Imagine a scenario. A young child asks a chatbot or a voice assistant if Santa Claus is real. How should the AI respond, given that some families would prefer a lie over the truth?
The field of robot deception is understudied, and for now, there are more questions than answers. For one, how might humans learn to trust robotic systems again after they know the system lied to them?
Two student researchers at Georgia Tech are finding answers. Kantwon Rogers, a Ph.D. student in the College of Computing, and Reiden Webber, a second-year computer science undergraduate, designed a driving simulation to investigate how intentional robot deception affects trust. Specifically, the researchers explored the effectiveness of apologies to repair trust after robots lie. Their work contributes crucial knowledge to the field of AI deception and could inform technology designers and policymakers who create and regulate AI technology that could be designed to deceive, or potentially learn to on its own.
“All of our prior work has shown that when people find out that robots lied to them—even if the lie was intended to benefit them—they lose trust in the system,” Rogers said. “Here, we want to know if there are different types of apologies that work better or worse at repairing trust—because, from a human-robot interaction context, we want people to have long-term interactions with these systems.”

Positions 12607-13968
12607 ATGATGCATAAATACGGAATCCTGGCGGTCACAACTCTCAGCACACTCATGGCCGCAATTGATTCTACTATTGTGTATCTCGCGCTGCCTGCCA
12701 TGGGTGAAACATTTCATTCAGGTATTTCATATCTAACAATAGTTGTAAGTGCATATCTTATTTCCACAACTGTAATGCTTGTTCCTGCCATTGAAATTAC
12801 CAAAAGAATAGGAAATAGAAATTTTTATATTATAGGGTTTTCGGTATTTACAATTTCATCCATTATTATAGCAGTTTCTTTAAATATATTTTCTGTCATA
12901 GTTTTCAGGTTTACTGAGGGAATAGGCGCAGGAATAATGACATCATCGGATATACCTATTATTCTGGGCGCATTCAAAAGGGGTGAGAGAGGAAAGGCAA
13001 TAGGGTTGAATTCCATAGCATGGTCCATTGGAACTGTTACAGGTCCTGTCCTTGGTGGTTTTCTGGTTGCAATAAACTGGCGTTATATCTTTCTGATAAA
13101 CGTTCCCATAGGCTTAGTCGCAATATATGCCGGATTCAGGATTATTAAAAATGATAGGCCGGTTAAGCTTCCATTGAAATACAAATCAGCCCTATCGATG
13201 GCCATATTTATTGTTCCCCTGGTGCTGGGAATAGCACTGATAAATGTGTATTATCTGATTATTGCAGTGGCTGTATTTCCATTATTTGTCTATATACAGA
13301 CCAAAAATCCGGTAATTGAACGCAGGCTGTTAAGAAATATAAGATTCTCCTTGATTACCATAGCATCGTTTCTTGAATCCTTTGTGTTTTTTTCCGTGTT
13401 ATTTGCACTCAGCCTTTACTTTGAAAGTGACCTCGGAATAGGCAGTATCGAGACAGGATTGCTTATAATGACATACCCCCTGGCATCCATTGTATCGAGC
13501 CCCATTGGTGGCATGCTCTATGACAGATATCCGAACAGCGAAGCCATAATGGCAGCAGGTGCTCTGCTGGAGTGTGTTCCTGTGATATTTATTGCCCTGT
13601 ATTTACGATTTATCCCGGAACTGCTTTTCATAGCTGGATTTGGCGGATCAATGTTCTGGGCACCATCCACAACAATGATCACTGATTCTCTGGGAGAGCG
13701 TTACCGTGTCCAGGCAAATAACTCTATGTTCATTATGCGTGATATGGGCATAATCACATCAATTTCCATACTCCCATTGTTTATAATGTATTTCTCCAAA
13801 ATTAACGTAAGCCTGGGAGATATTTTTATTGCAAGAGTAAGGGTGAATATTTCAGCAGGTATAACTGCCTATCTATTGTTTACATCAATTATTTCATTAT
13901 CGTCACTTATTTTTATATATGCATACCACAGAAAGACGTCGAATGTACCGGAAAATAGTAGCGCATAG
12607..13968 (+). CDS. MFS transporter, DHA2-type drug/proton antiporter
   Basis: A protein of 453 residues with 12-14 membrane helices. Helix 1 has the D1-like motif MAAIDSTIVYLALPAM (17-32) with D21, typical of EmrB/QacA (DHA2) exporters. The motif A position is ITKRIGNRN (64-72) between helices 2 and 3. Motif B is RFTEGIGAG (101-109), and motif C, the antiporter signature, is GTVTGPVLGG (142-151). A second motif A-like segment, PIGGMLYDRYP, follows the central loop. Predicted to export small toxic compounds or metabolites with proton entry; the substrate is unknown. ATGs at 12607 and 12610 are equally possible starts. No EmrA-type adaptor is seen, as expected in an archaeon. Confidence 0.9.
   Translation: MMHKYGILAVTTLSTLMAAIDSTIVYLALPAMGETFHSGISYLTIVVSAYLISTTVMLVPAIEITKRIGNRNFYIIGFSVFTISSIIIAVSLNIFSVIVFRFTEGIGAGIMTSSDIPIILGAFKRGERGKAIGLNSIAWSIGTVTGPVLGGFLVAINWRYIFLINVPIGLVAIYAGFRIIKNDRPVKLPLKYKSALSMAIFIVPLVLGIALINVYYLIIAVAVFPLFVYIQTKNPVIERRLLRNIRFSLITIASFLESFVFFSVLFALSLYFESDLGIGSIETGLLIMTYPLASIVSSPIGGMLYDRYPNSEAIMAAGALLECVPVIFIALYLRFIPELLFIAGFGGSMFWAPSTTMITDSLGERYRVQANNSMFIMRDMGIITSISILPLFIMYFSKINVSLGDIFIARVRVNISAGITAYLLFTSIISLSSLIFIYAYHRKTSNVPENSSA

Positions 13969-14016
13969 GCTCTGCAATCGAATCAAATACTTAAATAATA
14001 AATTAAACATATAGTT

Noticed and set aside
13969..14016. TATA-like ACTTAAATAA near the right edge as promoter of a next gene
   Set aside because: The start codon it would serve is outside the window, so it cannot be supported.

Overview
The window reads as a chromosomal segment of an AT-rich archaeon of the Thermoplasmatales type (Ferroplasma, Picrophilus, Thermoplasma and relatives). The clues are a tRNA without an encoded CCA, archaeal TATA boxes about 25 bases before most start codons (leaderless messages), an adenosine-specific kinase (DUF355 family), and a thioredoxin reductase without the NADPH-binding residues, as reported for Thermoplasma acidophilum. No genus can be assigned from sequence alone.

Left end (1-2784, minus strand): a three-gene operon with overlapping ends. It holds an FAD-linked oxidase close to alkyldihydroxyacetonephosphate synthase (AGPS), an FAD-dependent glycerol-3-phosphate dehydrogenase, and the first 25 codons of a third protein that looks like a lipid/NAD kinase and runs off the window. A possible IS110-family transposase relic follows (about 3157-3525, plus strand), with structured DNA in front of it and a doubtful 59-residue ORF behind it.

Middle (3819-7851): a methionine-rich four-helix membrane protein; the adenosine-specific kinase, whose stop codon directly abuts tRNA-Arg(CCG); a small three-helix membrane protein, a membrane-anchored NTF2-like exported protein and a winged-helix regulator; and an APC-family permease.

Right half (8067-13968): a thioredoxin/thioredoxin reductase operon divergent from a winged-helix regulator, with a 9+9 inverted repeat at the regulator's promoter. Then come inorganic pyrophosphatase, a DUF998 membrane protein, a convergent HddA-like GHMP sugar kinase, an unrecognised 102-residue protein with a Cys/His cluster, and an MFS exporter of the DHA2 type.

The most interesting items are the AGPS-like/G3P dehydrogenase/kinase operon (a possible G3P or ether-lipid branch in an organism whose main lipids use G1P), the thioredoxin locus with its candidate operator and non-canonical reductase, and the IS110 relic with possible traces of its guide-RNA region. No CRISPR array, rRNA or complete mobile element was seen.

Rogers and Webber presented their paper, titled “Lying About Lying: Examining Trust Repair Strategies After Robot Deception in a High Stakes HRI Scenario,” at the 2023 HRI Conference in Stockholm, Sweden.
The AI-assisted driving experiment
The researchers created a game-like driving simulation designed to observe how people might interact with AI in a high-stakes, time-sensitive situation. They recruited 341 online participants and 20 in-person participants.
Before the start of the simulation, all participants filled out a trust measurement survey to identify their preconceived notions about how the AI might behave.
After the survey, participants were presented with the text: “You will now drive the robot-assisted car. However, you are rushing your friend to the hospital. If you take too long to get to the hospital, your friend will die.”